1972: Operation Linebacker II in North Vietnam
American troops were in the middle of the biggest bombing mission in military history during the Christmas season of 1972. The air campaign, called Operation Linebacker II, has largely been considered the action that ended U.S. involvement in the Vietnam War.
President Richard Nixon ordered the bombings to begin on Dec. 18 after North Vietnamese delegates walked out on peace talks. Nicknamed the “11 Days of Christmas,” the operation consisted of 11 successive days of raids by B-52 Stratofortress bombers flown in from Andersen Air Force Base in Guam.
The only day that both sides got a reprieve was Christmas, when troops were given a 36-hour break to celebrate. During that time, Nixon ordered the North Vietnamese to return to the bargaining table. The North Vietnamese refused, so the bombings continued until Dec. 29, when they agreed to resume peace talks.
In 11 days, Linebacker II dropped 15,000 tons of bombs via 729 U.S. Air Force sorties involving about 12,000 airmen. Defense Department records show the raids destroyed or damaged 1,600 structures, 500 rail targets, 10 airfields and 80 percent of North Vietnam’s electric-generating capacity. Fifteen U.S. B-52s were also destroyed in the process, killing 35 men and leading to the capture of nearly 40 American prisoners of war.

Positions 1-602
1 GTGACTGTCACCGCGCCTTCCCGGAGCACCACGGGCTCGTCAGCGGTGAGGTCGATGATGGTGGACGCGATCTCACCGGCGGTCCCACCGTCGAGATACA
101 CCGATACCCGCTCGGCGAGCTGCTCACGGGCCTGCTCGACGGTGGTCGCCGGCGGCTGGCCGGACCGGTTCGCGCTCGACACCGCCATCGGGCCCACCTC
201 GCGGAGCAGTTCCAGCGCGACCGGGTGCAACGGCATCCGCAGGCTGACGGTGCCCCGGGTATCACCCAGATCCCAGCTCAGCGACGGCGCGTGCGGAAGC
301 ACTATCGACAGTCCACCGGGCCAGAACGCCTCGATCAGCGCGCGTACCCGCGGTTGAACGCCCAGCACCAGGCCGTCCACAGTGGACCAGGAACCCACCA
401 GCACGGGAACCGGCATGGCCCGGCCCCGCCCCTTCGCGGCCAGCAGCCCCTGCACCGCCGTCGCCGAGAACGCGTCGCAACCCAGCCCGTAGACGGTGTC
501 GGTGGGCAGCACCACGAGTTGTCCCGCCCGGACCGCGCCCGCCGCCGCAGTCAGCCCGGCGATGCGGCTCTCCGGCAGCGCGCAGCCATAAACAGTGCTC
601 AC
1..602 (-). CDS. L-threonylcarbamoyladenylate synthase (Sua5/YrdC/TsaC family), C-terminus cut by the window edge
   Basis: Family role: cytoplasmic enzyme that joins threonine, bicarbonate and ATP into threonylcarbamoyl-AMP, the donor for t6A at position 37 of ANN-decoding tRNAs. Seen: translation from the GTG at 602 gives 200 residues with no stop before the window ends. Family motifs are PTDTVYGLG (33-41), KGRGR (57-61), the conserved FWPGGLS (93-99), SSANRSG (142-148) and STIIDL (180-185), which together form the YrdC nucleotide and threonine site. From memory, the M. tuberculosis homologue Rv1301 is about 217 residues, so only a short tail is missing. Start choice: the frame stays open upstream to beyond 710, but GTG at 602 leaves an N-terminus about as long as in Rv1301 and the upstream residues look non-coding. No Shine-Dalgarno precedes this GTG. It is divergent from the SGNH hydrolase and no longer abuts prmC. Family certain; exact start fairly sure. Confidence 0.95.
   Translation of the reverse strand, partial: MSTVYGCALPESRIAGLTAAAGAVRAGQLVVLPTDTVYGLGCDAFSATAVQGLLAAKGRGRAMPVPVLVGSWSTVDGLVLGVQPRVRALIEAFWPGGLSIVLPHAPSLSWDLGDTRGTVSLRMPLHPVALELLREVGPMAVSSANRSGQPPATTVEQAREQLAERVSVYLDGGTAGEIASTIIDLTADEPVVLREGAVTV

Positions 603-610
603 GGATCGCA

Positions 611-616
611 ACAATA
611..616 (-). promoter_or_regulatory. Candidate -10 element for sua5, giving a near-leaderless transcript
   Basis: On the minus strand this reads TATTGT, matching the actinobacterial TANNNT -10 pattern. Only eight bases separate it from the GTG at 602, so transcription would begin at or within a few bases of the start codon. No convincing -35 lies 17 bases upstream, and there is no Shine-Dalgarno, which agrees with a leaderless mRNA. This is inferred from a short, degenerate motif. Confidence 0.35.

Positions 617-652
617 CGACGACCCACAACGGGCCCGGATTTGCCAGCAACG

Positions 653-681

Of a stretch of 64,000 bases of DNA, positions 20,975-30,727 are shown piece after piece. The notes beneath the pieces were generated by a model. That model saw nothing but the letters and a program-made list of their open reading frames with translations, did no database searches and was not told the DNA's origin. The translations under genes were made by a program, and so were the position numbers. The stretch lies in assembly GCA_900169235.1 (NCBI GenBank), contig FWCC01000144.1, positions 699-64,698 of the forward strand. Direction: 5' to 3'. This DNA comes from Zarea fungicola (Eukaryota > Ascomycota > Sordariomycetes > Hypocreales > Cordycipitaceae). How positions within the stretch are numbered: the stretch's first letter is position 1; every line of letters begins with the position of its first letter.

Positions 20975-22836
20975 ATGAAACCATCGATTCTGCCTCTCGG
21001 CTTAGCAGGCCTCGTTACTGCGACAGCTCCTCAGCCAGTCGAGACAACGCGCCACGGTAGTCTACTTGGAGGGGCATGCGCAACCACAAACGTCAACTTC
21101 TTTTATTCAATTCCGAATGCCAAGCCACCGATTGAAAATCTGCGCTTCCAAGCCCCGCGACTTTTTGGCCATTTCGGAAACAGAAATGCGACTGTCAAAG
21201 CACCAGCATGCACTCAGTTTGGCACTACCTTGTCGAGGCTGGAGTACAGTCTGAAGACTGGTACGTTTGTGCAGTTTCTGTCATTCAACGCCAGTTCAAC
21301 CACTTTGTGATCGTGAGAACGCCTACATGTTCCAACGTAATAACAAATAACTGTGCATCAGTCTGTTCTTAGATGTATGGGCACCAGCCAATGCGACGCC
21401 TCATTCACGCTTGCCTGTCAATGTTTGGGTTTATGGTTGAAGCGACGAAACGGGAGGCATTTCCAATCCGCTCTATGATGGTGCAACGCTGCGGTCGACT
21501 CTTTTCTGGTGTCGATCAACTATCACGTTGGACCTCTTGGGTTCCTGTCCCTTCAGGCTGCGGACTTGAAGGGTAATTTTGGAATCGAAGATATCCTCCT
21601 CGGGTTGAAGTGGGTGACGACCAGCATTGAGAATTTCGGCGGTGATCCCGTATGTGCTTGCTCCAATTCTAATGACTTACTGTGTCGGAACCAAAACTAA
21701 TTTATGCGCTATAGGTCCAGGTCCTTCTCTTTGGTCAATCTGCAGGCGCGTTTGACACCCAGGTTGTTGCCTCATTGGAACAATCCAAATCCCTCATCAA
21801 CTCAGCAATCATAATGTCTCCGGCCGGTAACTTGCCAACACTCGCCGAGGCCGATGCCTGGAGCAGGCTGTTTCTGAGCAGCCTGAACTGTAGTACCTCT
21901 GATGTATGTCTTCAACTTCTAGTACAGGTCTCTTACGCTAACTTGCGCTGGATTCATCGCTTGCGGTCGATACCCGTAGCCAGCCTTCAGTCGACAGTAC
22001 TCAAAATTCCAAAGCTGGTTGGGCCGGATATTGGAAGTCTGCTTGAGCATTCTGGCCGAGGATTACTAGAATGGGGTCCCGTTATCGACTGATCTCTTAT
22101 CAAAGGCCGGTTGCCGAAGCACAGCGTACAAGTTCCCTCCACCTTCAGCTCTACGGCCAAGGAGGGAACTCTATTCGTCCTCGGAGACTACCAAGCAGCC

The resumed peace talks that came from the campaign led to the Paris Peace Accords in January 1973. The U.S. ended its involvement in the war soon after, but the last American troops wouldn’t leave the country for another two years.